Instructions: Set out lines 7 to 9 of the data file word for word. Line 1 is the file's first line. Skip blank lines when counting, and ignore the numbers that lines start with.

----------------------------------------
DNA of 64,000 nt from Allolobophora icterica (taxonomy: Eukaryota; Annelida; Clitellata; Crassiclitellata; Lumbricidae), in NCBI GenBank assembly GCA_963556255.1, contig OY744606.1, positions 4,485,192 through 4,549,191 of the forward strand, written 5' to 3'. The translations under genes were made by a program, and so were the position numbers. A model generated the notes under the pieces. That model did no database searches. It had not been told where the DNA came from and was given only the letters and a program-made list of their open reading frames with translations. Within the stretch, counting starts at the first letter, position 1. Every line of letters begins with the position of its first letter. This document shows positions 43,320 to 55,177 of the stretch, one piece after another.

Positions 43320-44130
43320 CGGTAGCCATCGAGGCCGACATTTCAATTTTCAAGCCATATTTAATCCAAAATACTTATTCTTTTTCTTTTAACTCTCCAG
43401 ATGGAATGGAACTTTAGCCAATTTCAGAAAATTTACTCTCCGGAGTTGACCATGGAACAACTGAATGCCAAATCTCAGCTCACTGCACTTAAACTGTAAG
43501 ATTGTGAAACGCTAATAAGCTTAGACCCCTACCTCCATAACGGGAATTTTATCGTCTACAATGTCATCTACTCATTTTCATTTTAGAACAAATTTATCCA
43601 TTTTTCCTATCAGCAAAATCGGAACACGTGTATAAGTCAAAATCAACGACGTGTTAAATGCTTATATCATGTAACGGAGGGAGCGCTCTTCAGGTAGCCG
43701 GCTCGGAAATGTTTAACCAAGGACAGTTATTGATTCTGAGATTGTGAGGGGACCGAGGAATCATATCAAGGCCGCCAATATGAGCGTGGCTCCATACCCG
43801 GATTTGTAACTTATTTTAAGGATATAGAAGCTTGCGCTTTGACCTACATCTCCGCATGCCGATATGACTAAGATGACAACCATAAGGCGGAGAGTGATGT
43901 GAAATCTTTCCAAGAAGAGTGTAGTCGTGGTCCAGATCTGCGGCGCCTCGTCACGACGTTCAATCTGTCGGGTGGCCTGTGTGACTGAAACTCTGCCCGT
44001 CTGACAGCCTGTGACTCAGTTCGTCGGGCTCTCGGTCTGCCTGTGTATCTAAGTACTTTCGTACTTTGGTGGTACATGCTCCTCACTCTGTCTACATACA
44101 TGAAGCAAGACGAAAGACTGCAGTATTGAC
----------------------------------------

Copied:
43701 GCTCGGAAATGTTTAACCAAGGACAGTTATTGATTCTGAGATTGTGAGGGGACCGAGGAATCATATCAAGGCCGCCAATATGAGCGTGGCTCCATACCCG
43801 GATTTGTAACTTATTTTAAGGATATAGAAGCTTGCGCTTTGACCTACATCTCCGCATGCCGATATGACTAAGATGACAACCATAAGGCGGAGAGTGATGT
43901 GAAATCTTTCCAAGAAGAGTGTAGTCGTGGTCCAGATCTGCGGCGCCTCGTCACGACGTTCAATCTGTCGGGTGGCCTGTGTGACTGAAACTCTGCCCGT